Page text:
You always said the kitchen was our gathering place.
“Over fine food families are saved.”
We’ve finally begun washing away the smoke gathered on your plates. Odds and ends scavenged from charred remains gather dust among piles of bills. There’s a bill for every emotion it seems but our payment for grief falls short.
In your absence we gather under your favorite tree. We try to laugh but they burn our lungs on the way out, so we stand and pretend. Maybe we believe you’ll turn the corner, picnic basket in hand. Maybe if we just squint a little harder …
She appeared in the music shop window. An enigmatic child before Christmas breathing slow circles of lust across the glass. Day after day she faded in and out, inching closer to the gold plated door handles. Her rats nest hair, highlighted by shimmering grey, and clanging camping pots scared patrons away.
The day she finally slid her dirty fingers across the grand piano keys we knew. Whatever she unleashed, it was beauty the world wouldn’t be ready for.
People looked on. Phones took video. It wasn’t long before every mind became captivated.
My grandfather planted this tree with roots poisoned after the war. His father watered it, the seed which came before. My father nurtured them, these roots of ruined fiber. This tree grew ever higher. Its fruit, rotting, my mother prepared for me. She sweetened it, tried to soothe it down, Nothing could disguise the smell of these roots rotting in the ground. It falls to me, as this tree must be fed; A living sacrifice of a life never lead. I toss my children as far as I can; Mutter the same empty words my mother offered Over knotted hands.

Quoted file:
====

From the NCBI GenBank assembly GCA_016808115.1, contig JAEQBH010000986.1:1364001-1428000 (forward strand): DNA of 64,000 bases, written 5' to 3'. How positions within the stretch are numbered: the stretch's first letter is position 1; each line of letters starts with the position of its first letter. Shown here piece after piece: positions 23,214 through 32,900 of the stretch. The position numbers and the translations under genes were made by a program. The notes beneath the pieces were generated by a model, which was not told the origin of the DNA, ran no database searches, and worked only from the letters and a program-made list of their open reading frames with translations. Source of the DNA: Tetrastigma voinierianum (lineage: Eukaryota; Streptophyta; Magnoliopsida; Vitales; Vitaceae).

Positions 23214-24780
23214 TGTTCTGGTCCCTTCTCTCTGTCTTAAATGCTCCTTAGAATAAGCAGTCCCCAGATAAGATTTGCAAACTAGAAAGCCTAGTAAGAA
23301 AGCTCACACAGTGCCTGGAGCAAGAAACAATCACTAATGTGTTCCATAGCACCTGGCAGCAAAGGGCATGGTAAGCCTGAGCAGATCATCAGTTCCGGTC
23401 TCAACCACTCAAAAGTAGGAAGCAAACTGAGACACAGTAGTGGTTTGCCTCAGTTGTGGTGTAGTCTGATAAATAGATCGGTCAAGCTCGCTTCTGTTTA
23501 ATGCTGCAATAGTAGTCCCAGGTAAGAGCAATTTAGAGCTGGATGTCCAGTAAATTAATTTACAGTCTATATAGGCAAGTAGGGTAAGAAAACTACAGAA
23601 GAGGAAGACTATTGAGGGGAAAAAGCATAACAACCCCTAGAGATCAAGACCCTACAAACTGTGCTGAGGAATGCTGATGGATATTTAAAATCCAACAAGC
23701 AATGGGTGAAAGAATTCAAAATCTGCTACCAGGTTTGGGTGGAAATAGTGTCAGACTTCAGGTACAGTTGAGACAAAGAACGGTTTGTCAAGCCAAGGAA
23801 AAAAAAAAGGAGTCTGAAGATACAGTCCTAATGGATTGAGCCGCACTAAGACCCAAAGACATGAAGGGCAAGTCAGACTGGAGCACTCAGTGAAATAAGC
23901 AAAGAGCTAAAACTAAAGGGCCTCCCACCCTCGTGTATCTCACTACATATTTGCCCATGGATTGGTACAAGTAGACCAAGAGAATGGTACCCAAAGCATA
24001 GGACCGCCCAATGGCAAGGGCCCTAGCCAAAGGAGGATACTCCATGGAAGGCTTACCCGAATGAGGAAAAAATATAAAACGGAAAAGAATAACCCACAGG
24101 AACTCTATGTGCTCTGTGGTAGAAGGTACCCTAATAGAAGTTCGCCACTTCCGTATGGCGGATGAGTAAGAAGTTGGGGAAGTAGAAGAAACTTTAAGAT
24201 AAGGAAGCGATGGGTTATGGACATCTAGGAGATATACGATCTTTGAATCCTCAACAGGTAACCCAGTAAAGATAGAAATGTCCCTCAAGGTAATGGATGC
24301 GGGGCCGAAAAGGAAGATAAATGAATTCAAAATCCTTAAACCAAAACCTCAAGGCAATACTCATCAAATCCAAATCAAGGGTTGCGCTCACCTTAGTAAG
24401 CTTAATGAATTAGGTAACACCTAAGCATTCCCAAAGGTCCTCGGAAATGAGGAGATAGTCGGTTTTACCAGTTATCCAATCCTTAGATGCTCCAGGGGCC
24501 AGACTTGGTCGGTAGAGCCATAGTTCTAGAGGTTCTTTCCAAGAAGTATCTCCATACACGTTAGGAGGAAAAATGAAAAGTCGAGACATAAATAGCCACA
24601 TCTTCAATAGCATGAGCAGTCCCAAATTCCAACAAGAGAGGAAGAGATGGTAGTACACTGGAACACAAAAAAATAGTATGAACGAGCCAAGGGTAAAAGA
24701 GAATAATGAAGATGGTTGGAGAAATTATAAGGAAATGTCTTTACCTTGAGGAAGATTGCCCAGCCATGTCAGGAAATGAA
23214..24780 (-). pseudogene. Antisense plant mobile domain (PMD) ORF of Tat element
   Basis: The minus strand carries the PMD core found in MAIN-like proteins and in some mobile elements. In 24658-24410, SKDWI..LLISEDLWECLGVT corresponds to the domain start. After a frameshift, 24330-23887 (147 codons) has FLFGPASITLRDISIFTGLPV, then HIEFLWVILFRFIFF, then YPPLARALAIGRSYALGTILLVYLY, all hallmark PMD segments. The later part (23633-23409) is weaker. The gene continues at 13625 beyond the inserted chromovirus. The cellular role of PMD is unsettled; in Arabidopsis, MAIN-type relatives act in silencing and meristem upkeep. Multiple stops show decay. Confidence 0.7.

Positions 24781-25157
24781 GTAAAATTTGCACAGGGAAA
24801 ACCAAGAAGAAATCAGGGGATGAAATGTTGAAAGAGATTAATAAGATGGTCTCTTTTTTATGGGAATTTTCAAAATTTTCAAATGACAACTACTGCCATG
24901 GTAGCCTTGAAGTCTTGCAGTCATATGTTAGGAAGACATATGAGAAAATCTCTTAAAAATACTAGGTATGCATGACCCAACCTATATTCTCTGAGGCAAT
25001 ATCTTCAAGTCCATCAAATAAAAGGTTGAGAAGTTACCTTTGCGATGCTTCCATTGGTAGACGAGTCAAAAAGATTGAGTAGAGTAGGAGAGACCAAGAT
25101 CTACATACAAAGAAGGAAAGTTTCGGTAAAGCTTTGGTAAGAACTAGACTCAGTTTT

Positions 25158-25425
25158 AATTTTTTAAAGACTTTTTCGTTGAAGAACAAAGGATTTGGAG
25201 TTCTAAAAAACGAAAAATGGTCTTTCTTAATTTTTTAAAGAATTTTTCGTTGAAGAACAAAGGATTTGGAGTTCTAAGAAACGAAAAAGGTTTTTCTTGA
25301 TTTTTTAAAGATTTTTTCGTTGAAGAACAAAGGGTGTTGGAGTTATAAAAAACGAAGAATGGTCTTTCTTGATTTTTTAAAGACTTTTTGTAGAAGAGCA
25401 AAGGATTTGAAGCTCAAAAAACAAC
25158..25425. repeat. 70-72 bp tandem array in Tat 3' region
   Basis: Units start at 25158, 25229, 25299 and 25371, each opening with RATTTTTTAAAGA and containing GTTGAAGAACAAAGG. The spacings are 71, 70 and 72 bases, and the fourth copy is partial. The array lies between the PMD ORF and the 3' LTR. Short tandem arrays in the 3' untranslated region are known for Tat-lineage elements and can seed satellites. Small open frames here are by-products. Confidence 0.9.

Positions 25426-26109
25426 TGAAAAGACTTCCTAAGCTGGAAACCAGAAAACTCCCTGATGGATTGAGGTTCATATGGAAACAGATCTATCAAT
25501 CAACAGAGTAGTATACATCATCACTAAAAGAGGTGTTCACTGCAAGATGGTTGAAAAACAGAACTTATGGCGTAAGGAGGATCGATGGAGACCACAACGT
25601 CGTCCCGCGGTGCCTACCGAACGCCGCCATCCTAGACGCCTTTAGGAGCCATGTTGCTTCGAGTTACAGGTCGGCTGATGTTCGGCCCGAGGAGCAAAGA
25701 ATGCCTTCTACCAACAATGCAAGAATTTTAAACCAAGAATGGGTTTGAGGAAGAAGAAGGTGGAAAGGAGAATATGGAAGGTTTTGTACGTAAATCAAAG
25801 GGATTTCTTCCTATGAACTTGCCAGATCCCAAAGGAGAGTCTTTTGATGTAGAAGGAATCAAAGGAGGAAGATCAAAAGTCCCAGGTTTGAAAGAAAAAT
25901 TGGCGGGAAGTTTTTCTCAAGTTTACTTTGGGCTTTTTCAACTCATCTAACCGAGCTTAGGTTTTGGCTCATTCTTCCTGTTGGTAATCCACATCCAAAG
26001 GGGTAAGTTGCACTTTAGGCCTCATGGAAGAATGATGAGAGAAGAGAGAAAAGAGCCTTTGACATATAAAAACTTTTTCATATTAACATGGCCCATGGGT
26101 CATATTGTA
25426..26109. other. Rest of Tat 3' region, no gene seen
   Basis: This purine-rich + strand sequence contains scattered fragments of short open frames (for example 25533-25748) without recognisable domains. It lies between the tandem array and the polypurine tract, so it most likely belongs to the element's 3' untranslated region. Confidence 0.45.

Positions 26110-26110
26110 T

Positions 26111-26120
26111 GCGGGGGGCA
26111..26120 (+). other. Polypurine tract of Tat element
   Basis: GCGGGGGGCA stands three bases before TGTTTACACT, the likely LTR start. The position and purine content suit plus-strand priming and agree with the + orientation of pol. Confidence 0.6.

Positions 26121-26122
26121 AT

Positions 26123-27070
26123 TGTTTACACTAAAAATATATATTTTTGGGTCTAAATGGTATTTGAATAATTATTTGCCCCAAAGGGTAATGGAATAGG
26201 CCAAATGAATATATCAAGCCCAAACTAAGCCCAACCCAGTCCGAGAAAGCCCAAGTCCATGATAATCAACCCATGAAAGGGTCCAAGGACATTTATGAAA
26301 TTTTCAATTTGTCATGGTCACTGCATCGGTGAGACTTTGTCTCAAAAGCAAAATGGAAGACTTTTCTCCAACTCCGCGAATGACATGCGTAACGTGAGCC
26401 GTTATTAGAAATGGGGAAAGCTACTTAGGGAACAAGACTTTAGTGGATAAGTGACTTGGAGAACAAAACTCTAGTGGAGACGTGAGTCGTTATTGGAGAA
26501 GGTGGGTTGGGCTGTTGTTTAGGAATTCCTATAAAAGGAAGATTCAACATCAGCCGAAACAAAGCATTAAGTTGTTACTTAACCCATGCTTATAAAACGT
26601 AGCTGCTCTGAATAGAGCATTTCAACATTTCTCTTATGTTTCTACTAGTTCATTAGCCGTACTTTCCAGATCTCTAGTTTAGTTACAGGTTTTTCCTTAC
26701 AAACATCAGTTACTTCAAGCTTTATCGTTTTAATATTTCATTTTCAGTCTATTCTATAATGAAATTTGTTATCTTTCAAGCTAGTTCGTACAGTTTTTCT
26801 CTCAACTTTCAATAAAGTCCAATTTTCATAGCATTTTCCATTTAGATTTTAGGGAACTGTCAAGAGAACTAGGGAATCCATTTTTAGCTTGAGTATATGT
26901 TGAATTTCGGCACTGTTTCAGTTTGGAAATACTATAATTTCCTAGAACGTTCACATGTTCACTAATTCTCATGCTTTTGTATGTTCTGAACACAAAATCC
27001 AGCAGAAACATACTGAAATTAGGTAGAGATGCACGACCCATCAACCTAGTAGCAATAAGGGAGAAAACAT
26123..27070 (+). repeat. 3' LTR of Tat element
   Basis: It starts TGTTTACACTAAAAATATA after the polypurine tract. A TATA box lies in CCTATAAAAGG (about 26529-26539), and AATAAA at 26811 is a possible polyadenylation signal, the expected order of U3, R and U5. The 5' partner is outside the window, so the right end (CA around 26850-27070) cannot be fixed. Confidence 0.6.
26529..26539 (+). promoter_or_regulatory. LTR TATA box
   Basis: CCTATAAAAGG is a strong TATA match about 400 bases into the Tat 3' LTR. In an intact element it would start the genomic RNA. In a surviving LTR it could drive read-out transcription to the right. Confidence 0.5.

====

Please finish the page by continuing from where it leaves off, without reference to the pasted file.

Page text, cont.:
Word Count: 100
A write for Friday Fictioneers, roped in by Rochelle Wisoff Fields. I also think it’s Sunday (though I am not 100% sure). I’ve been writing my research proposal/thesis. I’m afraid I’m not good for much else right now.
The girls stared across the table at each other. Each clutched a brightly colored piece of paper in dirty fingers. The warden tapped his watch. “Which one’s it gonna be?” Hana watched as her younger sister slowly unfolded her small pink slip. Janey’s face contorted into a silent victorious howl as she shot up from her old chair to take a lap around the room. Hana slumped, defeated. “Ok Hana, let’s go.” “No!” Without thinking, Hana was up and running towards the muddy grass outside. “You’ll never take me alive!”
Her father groaned towards the sky, “It’s just a bath.”